Yesterday I posted a story on an Antarctic cruise ship that sunk over the weekend after striking ice in the South Polar Seas. The ship was on a 19 day whale and penguin watching cruise near the Falkland Islands and Antarctica itself when it hit an iceberg and 90 minutes later began to take on water. The passengers and crew were forced to abandon ship by climbing aboard the life rafts. Six hours later, all 154 people were rescued.
As it turns out, the first ship on the scene was the National Geographic Endeavour, which was also cruising the South Polar Seas at the time. Jon Bowermaster, a National Geographic Society Expeditions Council grantee was aboard the Endeavour when it came to the end of the Explorer. Jon provides his first hand account of what happened for NationalGeographic.com today.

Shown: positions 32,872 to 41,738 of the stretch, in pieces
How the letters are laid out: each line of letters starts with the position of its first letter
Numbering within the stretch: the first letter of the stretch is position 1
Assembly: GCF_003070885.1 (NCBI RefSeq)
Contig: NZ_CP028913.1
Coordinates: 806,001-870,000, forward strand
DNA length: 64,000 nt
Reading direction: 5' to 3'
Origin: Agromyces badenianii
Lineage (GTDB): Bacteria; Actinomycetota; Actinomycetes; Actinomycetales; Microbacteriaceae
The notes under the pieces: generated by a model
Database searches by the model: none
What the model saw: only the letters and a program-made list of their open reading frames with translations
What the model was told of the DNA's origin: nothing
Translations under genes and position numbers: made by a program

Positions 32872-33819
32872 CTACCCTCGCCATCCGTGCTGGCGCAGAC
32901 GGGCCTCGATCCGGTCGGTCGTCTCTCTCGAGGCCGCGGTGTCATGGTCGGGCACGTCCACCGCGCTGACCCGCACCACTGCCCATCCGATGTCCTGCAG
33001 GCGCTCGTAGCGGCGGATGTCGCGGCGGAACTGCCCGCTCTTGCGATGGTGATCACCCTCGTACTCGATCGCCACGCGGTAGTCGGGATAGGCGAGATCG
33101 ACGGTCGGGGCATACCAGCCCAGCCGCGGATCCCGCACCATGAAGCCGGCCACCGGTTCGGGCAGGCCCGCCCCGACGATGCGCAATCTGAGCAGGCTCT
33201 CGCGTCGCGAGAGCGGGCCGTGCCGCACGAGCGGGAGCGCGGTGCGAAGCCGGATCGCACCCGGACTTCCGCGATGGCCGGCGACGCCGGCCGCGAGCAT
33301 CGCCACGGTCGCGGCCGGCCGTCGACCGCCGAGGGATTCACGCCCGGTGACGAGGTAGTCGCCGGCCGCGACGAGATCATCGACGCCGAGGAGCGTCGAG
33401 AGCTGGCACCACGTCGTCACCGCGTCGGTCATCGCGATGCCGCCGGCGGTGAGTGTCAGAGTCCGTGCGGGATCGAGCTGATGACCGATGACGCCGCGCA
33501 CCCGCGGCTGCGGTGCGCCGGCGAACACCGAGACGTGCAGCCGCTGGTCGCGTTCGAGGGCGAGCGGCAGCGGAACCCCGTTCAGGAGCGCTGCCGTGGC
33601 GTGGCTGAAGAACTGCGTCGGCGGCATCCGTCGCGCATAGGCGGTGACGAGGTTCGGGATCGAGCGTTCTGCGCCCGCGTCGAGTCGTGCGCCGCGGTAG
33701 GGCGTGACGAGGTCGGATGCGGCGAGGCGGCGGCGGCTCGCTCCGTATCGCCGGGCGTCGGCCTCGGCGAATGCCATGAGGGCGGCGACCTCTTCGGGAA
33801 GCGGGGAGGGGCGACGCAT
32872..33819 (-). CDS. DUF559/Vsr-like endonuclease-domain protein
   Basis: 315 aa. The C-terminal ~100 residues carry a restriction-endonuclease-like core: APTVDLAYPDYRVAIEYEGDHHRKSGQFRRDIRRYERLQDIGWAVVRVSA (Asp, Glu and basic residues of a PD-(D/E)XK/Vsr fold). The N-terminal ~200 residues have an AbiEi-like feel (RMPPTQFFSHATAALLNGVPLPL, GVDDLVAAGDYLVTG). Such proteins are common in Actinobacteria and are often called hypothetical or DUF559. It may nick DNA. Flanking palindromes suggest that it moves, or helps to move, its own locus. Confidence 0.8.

Jon not only tells the story of how the passengers and crew were rescued from the frigid Antarctic waters, but how he felt seeing the Explorer, a ship not unlike the one he was on, slowly sinking into the sea. He also talks about the survivors, wrapped in thermal blankets, but some lacking gloves, who looked stunned, but relieved to see two ships (the Norwegian cruise ship the Nordnorge arrived at the same time) steaming to their rescue.
This is a very interesting story to me. It brings back tales of the Titanic striking an iceberg and going down on it’s maiden voyage. As I said yesterday, it’s still hard to comprehend that this still happens in our day and age. It’s also a testament to the crews of all the ships involved that no one was seriously hurt in the whole affair. This could have been a lot more tragic, and those involved should be commended for their actions.
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